For accommodations, there is the Kennicott Glacier Lodge ( that is right on the mountain and within the old mining town itself. It is a restored building so expect the rooms to reflect that. Another option is to stay at the historic hotels within McCarthy. You have the McCarthy Lodge and The Ma Johnsons Hotel ( with many services available nearby. On the road side of the foot bridge, you will find many campgrounds, Bed & Breakfasts’, Lodges, and cabins nearby. We stayed at the Kennicott River Lodge ( in one of their cabins that could accommodate 6 people and a dog. We were very glad that we did and found that they are extremely accommodating and had all the services that we could possibly want. We had a great view of the glacier, mill town, and a glacier lake in the foreground.

 photo KennicottRiverLodge4_zps1f99ba7a.jpg
Our cabin that somehow accommodated all 6 of us plus a dog. Believe it or not, there was a loft with 2 twins that pushed together for my hubby and I, and 2 bunk beds (4 beds total) on the main floor with a couch that pulls out.

One of the things that I found confusing, beyond the spelling of the Kennicott/Kennecott names, was whether the glacier was called the Root Glacier or the Kennicott Glacier. Well, it turns out that there are two glaciers in the area which explains all of the dirt, ice, and water that flows beneath them. The glacier actually closest to the mine is called the Root Glacier and beyond that, and partially connected, is the Kennicott Glacier. You can hike both if you are of able body. They have hiking tours ( or just google Kennicott guides) available for the cost of a guide and cramp-ons for your boots. We didn’t have a guide and we chose to just hike to the Root Glacier for a shorter experience since we are amateur hikers.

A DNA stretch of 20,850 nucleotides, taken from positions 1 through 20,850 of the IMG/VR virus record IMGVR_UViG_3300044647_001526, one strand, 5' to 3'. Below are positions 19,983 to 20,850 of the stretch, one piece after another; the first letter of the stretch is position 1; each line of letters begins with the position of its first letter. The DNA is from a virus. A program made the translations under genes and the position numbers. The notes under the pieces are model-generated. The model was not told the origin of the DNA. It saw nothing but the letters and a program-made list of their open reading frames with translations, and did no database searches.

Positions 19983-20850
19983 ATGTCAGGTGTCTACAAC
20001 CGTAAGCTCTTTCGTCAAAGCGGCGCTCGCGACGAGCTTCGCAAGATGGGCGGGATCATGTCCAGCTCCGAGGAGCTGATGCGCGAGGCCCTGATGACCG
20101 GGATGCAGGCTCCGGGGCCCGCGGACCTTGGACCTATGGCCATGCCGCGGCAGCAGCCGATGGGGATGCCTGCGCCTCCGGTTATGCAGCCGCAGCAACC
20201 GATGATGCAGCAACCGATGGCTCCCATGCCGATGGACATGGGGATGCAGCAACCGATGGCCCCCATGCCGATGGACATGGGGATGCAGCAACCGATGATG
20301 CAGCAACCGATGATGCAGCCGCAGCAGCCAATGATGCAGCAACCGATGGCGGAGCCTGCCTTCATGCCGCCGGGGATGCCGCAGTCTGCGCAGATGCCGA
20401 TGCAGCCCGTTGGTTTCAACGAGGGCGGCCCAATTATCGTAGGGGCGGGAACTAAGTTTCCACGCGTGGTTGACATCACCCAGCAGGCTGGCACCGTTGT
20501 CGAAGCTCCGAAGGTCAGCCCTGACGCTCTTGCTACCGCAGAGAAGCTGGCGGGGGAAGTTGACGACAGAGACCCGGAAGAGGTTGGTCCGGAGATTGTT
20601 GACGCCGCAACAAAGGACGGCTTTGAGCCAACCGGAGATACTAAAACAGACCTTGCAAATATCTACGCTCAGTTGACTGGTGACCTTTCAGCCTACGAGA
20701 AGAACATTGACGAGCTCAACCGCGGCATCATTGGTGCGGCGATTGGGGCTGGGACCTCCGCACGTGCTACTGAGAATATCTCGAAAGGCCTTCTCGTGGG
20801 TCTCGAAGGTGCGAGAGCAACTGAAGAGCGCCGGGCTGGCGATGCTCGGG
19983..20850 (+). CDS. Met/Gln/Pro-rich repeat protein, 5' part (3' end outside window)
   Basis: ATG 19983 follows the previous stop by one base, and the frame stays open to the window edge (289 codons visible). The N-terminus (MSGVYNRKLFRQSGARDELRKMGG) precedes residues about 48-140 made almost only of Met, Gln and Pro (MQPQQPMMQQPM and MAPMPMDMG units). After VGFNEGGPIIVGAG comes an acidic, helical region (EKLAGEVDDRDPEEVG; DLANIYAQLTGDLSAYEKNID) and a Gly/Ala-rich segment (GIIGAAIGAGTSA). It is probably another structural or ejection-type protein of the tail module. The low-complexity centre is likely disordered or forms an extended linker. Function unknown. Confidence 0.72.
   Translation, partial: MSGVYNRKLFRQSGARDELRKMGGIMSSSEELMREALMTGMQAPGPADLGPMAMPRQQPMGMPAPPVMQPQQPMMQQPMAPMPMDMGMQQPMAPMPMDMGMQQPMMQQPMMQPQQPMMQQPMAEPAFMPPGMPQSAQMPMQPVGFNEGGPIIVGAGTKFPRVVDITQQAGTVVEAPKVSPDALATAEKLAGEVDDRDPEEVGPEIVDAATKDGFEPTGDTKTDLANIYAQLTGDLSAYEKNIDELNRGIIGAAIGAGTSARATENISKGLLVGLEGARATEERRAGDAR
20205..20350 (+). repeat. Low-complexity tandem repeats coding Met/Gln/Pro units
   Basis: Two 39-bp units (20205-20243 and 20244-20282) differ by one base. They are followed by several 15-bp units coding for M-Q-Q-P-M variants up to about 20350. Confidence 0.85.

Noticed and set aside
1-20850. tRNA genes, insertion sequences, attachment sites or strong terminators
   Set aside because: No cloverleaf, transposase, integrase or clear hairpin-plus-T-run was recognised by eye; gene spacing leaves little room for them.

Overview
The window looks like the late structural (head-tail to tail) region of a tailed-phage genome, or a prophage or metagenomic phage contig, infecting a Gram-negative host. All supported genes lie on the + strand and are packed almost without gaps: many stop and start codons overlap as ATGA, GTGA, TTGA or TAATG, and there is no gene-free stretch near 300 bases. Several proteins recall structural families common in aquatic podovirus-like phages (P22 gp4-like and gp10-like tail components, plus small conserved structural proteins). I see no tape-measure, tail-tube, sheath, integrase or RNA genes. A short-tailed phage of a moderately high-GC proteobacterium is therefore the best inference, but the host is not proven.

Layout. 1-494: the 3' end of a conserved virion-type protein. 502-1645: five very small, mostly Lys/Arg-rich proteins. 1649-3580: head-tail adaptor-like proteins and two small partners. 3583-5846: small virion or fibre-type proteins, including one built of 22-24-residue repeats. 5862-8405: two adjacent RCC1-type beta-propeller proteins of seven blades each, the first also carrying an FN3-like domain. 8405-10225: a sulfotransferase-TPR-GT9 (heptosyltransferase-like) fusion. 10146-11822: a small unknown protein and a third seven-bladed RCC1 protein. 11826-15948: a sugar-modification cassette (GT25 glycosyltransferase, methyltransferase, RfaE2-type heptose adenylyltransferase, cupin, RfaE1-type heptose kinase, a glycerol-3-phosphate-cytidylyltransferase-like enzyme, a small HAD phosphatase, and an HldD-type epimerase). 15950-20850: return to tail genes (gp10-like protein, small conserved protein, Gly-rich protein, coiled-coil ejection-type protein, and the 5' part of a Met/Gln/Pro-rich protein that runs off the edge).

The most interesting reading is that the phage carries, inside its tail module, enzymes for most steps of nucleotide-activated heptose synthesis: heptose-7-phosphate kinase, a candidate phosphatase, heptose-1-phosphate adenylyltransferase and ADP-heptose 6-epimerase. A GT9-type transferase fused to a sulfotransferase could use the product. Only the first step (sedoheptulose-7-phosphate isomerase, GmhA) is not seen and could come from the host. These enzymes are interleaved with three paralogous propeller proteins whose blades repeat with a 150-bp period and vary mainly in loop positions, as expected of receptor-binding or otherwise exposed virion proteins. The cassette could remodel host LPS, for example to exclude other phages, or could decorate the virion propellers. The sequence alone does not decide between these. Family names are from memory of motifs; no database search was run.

photo RootGlacierTrail12_zpsd40e1b2b.jpg
This is my nephew Mike, youngest son Jakob, and my daughter Katerina. My oldest son Billy and his dog were way ahead of us on the trail. They were much faster hikers. About half of the trail was in this condition, which was fairly nice.
 photo RootGlacier5_zps6801a872.jpg
My nephew Mike and my youngest son on the knoll of the moraine near the Root Glacier. You can see two hikers on the trail leading to the right. The rocks slid a lot but the knoll is where we ended up eating lunch.
 photo RootGlacier6_zpsa4bf75b0.jpg
On the left, on the toe of the Root Glacier, you can see my oldest son Billy and his dog Boo. You can also see a guided tour heading out onto the glacier. The guide helps them put on cramp-ons and schools them on how to walk on the glacier.
 photo RootGlacier2_zps500db5b4.jpg
You can see my oldest son Billy and my nephew Mike walking down from the edge of the Root Glacier. Very nerve-wracking for a mom.
 photo JumboCreek1_zps3478bd63.jpg
The beautiful Jumbo Creek. I recommend taking a rest here if possible before you hit the rough terrain beyond the falls. Very refreshing as a return rest too.

The trail to the toe of the Root Glacier is around 2 miles and most of it is a fairly easy hike. There is the last 3/4 mile of the trip that is down hill and partially in the moraine (, so you can expect sliding rocks and some of it is a strenuous hike. I found it even more difficult coming back up out of there. Now if you are used to hiking and are used to mountain climbing, you might get a slight laugh out of my version of strenuous. I am an asthmatic so it made this hike a bit more difficult for me as I have not been hiking much this year. I did have to use an inhaler on several occasions during the hike, sad to say (Just a warning for those in my current condition.) The hike is worth the pain!

 photo RootGlacier12_zps5cc6d080.jpg
This is a view from the front deck of our cabin. You can see the Root Glacier on the left (very rainy at that moment), the Kennecott Mill just to the left of the tree, and the glacier lake with little icebergs in the foreground on the right of the tree. McCarthy and the foot bridge was further to the right.